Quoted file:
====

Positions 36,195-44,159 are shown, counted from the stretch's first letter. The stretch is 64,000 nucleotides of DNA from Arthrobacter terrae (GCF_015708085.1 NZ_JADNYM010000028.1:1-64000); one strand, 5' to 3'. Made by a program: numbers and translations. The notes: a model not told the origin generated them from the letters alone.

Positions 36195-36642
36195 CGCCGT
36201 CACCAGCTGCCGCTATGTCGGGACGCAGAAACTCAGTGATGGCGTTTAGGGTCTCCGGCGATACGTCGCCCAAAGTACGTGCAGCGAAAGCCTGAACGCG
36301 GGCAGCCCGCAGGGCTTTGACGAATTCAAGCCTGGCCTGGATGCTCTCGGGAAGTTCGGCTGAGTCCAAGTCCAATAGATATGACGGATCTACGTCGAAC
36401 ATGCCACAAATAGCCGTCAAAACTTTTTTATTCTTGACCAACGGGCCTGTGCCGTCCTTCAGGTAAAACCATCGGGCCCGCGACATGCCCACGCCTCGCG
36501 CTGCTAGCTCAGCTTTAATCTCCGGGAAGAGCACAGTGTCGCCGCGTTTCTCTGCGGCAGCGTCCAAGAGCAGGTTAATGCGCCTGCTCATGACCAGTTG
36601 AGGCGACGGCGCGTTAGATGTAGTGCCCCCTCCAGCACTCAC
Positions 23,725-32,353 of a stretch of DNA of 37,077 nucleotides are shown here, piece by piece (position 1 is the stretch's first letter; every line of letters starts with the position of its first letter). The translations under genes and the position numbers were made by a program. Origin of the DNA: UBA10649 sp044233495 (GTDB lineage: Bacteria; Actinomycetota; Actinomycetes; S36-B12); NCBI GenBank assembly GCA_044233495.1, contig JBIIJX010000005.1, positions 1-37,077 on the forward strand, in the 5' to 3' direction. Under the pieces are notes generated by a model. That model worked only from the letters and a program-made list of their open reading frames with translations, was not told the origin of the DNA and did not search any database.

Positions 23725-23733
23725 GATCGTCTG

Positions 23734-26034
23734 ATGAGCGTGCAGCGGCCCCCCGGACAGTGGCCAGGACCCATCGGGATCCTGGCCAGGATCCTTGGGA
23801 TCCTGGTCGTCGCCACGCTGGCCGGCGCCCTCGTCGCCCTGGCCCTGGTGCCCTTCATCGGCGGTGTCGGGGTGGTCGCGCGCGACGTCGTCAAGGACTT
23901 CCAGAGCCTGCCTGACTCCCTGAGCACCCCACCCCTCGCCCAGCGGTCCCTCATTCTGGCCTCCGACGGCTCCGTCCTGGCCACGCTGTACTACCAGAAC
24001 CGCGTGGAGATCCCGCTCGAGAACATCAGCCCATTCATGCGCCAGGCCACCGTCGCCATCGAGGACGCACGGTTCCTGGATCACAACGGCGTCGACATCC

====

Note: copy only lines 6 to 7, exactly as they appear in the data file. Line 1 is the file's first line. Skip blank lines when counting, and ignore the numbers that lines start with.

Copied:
36401 ATGCCACAAATAGCCGTCAAAACTTTTTTATTCTTGACCAACGGGCCTGTGCCGTCCTTCAGGTAAAACCATCGGGCCCGCGACATGCCCACGCCTCGCG
36501 CTGCTAGCTCAGCTTTAATCTCCGGGAAGAGCACAGTGTCGCCGCGTTTCTCTGCGGCAGCGTCCAAGAGCAGGTTAATGCGCCTGCTCATGACCAGTTG